Some people see this as a natural part of life. We get older. We lose the passion of the very young. We cannot expect to be sparkly at thirty, fifty or eighty. Life is a hard ride after all, and it’s expected to wear us down, make us jaded and somewhat tired. Or is it?
In the classic book, Entering the Circle: A Russian Psychiatrist’s Journey into Siberian Shamanism, by Olga Kharitidi, there is a story of Olga meeting a woman who has the ability to change her appearance by daily looking through a photo album with pictures of herself, chronologically ordered in age, showing her younger for every image. This woman’s ID card told Olga she was many years older than she appeared.
How was this possible? Was paging through a photo album some kind of magical act? In a way, I would suggest it was. The woman was taking back her energy from earlier days, reminding herself of who she had been, bringing the energy of earlier times into her present day, to be used for altering her being in a positive way.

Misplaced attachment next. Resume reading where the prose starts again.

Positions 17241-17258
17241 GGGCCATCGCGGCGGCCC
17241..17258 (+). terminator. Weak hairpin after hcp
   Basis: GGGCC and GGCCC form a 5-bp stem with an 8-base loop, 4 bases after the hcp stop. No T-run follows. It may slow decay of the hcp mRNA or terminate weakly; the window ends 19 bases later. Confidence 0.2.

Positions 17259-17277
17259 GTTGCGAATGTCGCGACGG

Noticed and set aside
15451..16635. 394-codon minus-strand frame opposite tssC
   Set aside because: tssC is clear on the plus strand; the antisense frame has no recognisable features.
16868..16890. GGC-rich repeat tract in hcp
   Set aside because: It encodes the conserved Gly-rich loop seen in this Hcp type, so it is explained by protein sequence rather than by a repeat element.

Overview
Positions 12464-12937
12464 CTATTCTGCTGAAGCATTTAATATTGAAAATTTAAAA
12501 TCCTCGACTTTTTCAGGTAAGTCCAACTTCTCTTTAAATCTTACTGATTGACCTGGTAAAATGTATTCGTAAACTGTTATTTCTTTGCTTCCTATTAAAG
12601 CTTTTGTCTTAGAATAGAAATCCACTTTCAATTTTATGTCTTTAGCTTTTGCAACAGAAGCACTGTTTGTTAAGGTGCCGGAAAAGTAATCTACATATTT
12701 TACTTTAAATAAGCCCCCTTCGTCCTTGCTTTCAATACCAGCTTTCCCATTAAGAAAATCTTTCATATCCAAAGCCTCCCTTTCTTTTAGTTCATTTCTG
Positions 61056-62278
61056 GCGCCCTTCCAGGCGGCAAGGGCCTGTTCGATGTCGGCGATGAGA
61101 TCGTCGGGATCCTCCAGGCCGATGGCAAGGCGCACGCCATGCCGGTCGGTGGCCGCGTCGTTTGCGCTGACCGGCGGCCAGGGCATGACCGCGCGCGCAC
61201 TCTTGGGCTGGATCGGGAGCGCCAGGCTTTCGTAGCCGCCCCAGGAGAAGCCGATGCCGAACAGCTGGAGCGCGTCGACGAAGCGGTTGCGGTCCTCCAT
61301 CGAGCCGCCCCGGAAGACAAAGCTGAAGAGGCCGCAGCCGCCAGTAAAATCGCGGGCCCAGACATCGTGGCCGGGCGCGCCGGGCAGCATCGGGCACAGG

In many spiritual traditions, the fact that we are all connected is the premise of existence. But also that we, in this interconnected web, can move and affect things out of space and time. Meaning for example that we can go back in time and change the effect of negative situations where we have lost power. We all have experienced times when we were too overwhelmed, weak or inexperienced that we came out feeling like the losers in specific interactions.
We may also have give away our power to subtler influences, such as religious or society value system that we were not experienced enough to see through. While positive daily practices and a good-natured daily life with loving people in itself can make stuck energy in the past get loose and flow back to us naturally, we also have the choice of consciously going back in time and reclaim what we lost.
Several Ways to Reclaim Lost Energy
There are several different ways to go about this restoration. Carlos Castaneda introduced the idea of recapitulation to the larger audience during the 70’s. This technique has later been refined by many authors such as Victor Sanchez and Merilyn Tunneshende. Recapitulation is a method of recovering the power and energy that we have given away to people, places, and things.
It often involves an organizing element of writing down all your experiences according to themes and chronology. After this work you use a certain method involving breathing exercises to systematically go through your life and recollect what you have lost. Although this seems to work very well for many people I personally prefer to go about energy re-gathering from the past in a more organic and self-oriented way.